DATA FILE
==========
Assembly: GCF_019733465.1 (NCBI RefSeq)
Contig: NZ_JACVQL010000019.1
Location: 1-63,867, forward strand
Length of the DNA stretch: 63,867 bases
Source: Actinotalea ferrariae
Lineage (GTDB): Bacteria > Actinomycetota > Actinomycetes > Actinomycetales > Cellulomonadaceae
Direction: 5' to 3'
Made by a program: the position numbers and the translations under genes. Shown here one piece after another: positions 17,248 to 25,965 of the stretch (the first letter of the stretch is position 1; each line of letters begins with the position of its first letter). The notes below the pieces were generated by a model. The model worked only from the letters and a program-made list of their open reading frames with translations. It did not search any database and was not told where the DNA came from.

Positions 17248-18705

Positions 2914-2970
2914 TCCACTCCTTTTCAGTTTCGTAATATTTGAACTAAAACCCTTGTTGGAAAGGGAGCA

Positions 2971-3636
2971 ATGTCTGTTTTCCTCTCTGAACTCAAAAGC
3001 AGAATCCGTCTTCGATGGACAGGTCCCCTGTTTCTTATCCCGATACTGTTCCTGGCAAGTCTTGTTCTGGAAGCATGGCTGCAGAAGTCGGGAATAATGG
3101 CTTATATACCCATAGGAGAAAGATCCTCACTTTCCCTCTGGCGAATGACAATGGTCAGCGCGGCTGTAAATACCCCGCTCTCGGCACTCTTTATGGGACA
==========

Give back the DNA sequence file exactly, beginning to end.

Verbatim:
Assembly: GCF_019733465.1 (NCBI RefSeq)
Contig: NZ_JACVQL010000019.1
Location: 1-63,867, forward strand
Length of the DNA stretch: 63,867 bases
Source: Actinotalea ferrariae
Lineage (GTDB): Bacteria > Actinomycetota > Actinomycetes > Actinomycetales > Cellulomonadaceae
Direction: 5' to 3'
Made by a program: the position numbers and the translations under genes. Shown here one piece after another: positions 17,248 to 25,965 of the stretch (the first letter of the stretch is position 1; each line of letters begins with the position of its first letter). The notes below the pieces were generated by a model. The model worked only from the letters and a program-made list of their open reading frames with translations. It did not search any database and was not told where the DNA came from.

Positions 17248-18705

Positions 2914-2970
2914 TCCACTCCTTTTCAGTTTCGTAATATTTGAACTAAAACCCTTGTTGGAAAGGGAGCA

Positions 2971-3636
2971 ATGTCTGTTTTCCTCTCTGAACTCAAAAGC
3001 AGAATCCGTCTTCGATGGACAGGTCCCCTGTTTCTTATCCCGATACTGTTCCTGGCAAGTCTTGTTCTGGAAGCATGGCTGCAGAAGTCGGGAATAATGG
3101 CTTATATACCCATAGGAGAAAGATCCTCACTTTCCCTCTGGCGAATGACAATGGTCAGCGCGGCTGTAAATACCCCGCTCTCGGCACTCTTTATGGGACA